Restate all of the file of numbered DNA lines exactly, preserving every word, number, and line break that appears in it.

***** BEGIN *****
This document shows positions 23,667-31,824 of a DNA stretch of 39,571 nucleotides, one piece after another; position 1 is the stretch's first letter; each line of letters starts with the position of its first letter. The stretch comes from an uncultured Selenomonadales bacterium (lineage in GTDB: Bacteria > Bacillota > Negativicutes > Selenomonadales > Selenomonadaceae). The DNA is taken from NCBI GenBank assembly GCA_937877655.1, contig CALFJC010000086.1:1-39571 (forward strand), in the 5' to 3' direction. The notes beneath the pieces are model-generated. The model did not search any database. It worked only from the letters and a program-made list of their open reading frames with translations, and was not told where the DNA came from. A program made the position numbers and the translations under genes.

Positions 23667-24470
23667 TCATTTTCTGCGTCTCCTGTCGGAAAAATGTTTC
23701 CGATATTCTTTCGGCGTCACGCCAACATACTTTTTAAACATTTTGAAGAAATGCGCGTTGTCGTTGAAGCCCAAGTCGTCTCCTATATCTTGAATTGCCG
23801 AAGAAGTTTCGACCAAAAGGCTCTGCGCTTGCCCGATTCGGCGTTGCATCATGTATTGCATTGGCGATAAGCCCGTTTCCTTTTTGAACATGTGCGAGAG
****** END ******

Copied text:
This document shows positions 23,667-31,824 of a DNA stretch of 39,571 nucleotides, one piece after another; position 1 is the stretch's first letter; each line of letters starts with the position of its first letter. The stretch comes from an uncultured Selenomonadales bacterium (lineage in GTDB: Bacteria > Bacillota > Negativicutes > Selenomonadales > Selenomonadaceae). The DNA is taken from NCBI GenBank assembly GCA_937877655.1, contig CALFJC010000086.1:1-39571 (forward strand), in the 5' to 3' direction. The notes beneath the pieces are model-generated. The model did not search any database. It worked only from the letters and a program-made list of their open reading frames with translations, and was not told where the DNA came from. A program made the position numbers and the translations under genes.

Positions 23667-24470
23667 TCATTTTCTGCGTCTCCTGTCGGAAAAATGTTTC
23701 CGATATTCTTTCGGCGTCACGCCAACATACTTTTTAAACATTTTGAAGAAATGCGCGTTGTCGTTGAAGCCCAAGTCGTCTCCTATATCTTGAATTGCCG
23801 AAGAAGTTTCGACCAAAAGGCTCTGCGCTTGCCCGATTCGGCGTTGCATCATGTATTGCATTGGCGATAAGCCCGTTTCCTTTTTGAACATGTGCGAGAG